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Saudi Arabia 'continuing mass killing' of Ethiopians and Yemenis at border

Mixed Migration Centre says international inaction has emboldened Riyadh to continue its abuses with impunity
Saudi border guards keep watch along the border with Yemen in the al-Khubah area in the southern Jizan province on 3 October 2017 (AFP)
Saudi border guards keep watch along the border with Yemen in the al-Khubah area, southern Jizan province, on 3 October 2017 (AFP)

Saudi Arabia continues to kill Ethiopians and Yemenis at its border with impunity, despite international reports documenting the abuses, a new report has found.

According to the Mixed Migration Centre (MMC), Saudi border authorities have continued to fire indiscriminately at Ethiopian and Yemeni migrants attempting to cross the border irregularly from Yemen in 2023 and 2024.

Human Rights Watch has labelled the killing as possible crimes against humanity, but MMC says that international inaction continues to enable Saudi Arabia to commit the violations with impunity. 

Middle East Eye revealed last year how Ethiopians who fled the conflict in Tigray were met with live fire and forced to bury the dead in mass graves along the Saudi-Yemen border. 

Prior to the release of an HRW report, MEE also reported that Yemenis were braving violence at the border in pursuit of work in Saudi Arabia.

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In its report, published on Wednesday, MMC said that Saudi border police arrest large groups of migrants when they fail to deter them with rounds of shelling.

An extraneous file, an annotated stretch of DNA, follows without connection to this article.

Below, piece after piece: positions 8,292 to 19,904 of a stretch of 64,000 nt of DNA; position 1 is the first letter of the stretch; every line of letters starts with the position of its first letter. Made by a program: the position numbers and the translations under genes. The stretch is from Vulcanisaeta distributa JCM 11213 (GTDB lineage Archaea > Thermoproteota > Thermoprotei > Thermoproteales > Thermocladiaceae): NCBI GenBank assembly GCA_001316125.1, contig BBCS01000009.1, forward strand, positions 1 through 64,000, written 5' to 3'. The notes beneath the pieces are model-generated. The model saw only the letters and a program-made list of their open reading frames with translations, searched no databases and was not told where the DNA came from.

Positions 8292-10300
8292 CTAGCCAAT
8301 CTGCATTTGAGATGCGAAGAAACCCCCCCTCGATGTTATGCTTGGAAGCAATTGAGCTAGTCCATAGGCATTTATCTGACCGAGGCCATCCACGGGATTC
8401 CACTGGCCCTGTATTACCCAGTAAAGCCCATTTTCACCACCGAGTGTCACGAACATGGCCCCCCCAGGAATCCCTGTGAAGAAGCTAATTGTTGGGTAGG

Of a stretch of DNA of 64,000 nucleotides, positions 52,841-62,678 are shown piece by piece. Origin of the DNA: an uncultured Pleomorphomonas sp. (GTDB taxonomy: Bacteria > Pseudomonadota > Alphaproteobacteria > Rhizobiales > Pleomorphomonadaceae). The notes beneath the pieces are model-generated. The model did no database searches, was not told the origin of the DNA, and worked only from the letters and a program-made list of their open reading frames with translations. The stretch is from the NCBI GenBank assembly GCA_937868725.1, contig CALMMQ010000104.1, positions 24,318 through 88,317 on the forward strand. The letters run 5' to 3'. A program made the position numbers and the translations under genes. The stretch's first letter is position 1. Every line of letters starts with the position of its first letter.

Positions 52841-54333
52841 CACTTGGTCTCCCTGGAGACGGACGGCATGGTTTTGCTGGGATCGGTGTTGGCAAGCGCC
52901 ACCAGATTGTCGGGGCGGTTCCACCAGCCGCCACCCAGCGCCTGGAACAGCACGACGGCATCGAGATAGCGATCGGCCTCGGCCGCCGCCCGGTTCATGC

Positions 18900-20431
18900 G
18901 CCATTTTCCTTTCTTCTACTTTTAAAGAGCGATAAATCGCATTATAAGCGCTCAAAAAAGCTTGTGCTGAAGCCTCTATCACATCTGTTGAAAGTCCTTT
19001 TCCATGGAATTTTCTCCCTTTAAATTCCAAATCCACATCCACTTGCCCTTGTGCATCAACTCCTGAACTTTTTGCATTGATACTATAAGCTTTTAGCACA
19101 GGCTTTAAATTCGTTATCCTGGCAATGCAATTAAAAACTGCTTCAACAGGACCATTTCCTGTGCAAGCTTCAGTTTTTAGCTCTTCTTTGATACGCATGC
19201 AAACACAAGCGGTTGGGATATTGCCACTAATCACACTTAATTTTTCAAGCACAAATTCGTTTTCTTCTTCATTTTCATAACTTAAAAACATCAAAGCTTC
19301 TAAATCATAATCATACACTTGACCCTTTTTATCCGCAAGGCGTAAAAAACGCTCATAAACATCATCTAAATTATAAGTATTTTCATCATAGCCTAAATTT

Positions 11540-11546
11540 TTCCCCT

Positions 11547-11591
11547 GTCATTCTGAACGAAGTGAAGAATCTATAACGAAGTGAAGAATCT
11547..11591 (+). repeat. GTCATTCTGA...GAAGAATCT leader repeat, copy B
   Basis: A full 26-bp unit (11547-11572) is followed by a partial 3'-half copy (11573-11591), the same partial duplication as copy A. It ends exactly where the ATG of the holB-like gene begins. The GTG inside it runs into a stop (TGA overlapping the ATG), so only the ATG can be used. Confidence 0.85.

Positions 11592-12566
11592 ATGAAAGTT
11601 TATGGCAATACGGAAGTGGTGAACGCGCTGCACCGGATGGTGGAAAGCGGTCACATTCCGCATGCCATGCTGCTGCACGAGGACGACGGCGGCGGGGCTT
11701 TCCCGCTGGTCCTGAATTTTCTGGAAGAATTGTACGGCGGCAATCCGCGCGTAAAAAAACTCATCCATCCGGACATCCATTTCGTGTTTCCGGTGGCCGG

They are then taken to Saudi jails, where they face beatings, torture and sexual abuse. 

MMC added that Saudi guards attempt to scare migrants by using loudspeakers, automated firing systems and heavy surveillance.  

Over 400 killed in three months

Across three months in 2022, MMC found evidence of 430 killings and 650 injuries caused by Saudi border guards. 

Shortly after the 2022 MMC report, a UN communication accused Saudi authorities of violating migrants’ human rights, highlighting that girls as young as 13 were reportedly raped by Saudi security forces. 

The UN letter included a report of a clandestine cemetery in Al Khals in Saudi Arabia, where 10,000 bodies of migrants were buried, believed to have been killed in Yemen's border area of Ar Raqw.

The updated 2024 report by MMC said that international indifference towards the Saudi-led mass shootings has allowed the crimes to continue. 

Ethiopian survivors recount horror of mass killings at Saudi-Yemen border
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Despite a brief storm of international outrage in 2023, MMC said that 10 months on, governments - including the US and EU countries - and UN agencies are silent about the scale of border killings.

Meanwhile, Saudi Arabia has made no effort to conduct an official investigation, MMC said.

"So little has been done to censure Saudi Arabia, which surely can find an alternative, less cruel way of deterring the poorest of irregular migrants whose only offense is desperately wanting to be economically productive in a hugely wealthy migrant-dependent economy," the report said.

When reports about the border killings emerged last year, the US called on Saudi Arabia to identify which members of its security forces are alleged to have killed Ethiopian migrants, the Washington Post reported.

The Yemeni border has become a major transit point for people from the Horn of Africa attempting to cross into Saudi Arabia. Many refugees and migrants rely on networks of traffickers to help them travel along the route, leaving them vulnerable to violence. 

The majority of people attempting to cross the border are Ethiopians, many of whom are looking to escape civil conflict in their own country. A 2021 report from the International Organization for Migration (IOM) found that more than 800,000 Ethiopians have fled the country in search of employment and economic opportunities.

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